Black Americans in 1863, were all for change, understandably. We’re all for change when it benefits us, but we resist change when it benefits another and even more when it changes, reduces, a privilege I possess. And so in 1865, the effects of the Emancipation Proclamation had to be carried by a Union garrison to Galveston, Texas, to enforce it because the human spirit resists change, change that de-privileges what we have. None of us want to give up something we possess. None of us want to give up a good that is ours, that we have enjoyed, even at times when that good destroys another as slavery did, as racism continues to do.

And that is work that we must continue. It is work that we are called to continue. In this passage that we have just heard from Matthew’s gospel, Jesus talks in a way that none of us enjoy, or perhaps few of us enjoy, but I will say none of us enjoy. We’re very comfortable with the passive Jesus, with the peace loving Jesus, with the healing Jesus who takes up children in his arms and creates for us and idyllic society that we all yearn for. But we are all uncomfortable with the hard hitting Jesus, the Jesus with a fire in his belly that overturns the tables of the money changers who are dispossessing Israelite as they come to the temple. That Jesus, we don’t like. We don’t like the Jesus that teaches hard words about changing society. We don’t like the Jesus that says I have come to bring the sword.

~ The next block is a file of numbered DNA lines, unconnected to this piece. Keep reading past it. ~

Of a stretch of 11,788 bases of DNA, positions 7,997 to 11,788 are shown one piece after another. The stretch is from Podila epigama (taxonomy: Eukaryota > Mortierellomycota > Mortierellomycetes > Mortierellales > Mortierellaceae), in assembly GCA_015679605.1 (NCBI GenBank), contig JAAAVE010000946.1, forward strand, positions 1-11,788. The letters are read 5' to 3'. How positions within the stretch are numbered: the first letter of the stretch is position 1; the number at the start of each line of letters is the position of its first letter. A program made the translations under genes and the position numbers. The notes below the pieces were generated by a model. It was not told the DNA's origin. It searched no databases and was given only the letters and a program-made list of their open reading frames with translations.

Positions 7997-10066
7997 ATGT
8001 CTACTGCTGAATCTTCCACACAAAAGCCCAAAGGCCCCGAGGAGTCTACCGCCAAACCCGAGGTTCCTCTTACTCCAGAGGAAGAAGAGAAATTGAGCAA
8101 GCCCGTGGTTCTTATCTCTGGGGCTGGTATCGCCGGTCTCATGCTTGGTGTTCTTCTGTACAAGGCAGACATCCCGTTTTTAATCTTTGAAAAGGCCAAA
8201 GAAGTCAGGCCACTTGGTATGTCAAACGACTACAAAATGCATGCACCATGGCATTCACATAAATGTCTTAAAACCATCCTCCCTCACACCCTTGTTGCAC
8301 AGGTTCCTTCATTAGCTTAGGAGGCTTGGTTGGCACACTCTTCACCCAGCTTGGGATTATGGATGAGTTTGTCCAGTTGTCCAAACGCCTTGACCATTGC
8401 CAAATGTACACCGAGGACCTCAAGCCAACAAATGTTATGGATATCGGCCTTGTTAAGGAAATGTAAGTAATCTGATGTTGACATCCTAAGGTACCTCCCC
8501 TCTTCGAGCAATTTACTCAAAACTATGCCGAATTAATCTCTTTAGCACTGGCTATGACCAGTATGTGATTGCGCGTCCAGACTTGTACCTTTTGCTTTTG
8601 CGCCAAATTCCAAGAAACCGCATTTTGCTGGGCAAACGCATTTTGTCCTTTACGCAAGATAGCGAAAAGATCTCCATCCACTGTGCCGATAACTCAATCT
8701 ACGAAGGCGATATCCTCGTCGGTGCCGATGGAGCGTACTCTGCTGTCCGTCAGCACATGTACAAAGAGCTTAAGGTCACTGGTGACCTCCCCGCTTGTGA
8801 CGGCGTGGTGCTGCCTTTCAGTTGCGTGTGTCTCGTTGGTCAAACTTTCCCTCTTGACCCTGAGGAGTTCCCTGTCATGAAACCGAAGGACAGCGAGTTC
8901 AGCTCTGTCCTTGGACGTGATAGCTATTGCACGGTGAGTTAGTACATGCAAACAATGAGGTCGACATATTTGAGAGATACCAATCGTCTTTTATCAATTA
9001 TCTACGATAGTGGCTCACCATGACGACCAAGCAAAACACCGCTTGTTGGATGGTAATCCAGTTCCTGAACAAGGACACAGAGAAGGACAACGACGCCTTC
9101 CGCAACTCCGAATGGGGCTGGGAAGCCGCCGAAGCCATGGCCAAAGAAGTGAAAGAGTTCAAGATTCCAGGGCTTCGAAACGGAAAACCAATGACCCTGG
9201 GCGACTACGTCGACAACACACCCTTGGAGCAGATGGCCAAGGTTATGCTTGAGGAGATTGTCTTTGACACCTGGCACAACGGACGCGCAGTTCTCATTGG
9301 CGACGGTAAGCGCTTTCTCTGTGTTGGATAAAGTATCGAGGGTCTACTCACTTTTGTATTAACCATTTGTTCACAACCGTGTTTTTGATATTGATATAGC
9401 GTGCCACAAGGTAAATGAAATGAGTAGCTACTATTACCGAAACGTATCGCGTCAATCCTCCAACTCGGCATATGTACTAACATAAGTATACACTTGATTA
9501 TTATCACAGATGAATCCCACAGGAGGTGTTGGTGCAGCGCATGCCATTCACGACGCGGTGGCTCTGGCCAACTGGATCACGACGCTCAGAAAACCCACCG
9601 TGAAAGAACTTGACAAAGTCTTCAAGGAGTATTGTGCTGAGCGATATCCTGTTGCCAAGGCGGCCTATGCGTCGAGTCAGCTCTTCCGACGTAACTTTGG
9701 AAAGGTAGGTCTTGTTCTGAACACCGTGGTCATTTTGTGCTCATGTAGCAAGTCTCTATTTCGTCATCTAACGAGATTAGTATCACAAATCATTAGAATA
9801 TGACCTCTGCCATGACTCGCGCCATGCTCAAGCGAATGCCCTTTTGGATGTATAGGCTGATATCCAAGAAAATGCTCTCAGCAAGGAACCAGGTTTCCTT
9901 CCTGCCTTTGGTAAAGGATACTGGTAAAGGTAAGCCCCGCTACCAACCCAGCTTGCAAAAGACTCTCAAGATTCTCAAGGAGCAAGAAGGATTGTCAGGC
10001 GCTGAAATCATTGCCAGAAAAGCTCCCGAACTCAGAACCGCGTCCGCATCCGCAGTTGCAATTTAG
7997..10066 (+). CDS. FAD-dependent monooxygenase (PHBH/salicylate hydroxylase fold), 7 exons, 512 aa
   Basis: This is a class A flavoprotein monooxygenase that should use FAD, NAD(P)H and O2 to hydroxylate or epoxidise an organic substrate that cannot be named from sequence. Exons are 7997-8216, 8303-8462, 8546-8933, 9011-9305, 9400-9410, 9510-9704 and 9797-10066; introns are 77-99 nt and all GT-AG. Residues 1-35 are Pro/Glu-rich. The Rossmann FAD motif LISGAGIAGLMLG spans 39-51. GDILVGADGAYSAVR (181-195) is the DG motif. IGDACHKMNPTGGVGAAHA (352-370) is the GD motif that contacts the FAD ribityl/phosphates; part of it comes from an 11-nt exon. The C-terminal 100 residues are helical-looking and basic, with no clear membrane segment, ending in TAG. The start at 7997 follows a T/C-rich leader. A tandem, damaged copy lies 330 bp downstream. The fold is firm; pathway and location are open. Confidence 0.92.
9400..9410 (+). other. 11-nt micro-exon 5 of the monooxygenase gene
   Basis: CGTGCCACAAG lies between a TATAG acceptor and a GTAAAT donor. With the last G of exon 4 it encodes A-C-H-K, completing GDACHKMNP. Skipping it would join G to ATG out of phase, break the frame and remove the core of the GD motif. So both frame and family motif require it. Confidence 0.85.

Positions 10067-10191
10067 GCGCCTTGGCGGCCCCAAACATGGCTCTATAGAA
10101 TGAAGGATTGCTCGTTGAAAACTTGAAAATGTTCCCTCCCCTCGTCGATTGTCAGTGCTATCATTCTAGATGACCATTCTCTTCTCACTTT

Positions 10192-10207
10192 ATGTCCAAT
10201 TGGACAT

And very truly I tell you, father will be against son and daughter against mother and daughter-in-law against mother-in-law, that Jesus, that Jesus, we don’t like because that Jesus is talking far too real with words far too true to our society. That is to say the message of Jesus, the message of change that Jesus proclaimed, the message of lifting up the poor, healing the sick, transforming society for the kingdom of God, that Jesus is challenging. And even more, that Jesus is disrupting the lives of those of us who have privilege because he is forcing us to look at our society and our lives, our very hearts, and ask a fundamental question.

Are you all right with the injustice of your society? It is as if Jesus is looking at us as American people and asking us, are you all right that your black sisters and brothers live in poverty at disproportionate rates to white Americans? Are you all right with the fact that as white Americans have increased their prosperity over the last three decades, black Americans have largely lost wealth? Are you all right that your black sisters and brothers, their children, are being educated in a system that is disproportionately poor, underfunded, and ill-equipped? Are you all right with that world that you’ve created?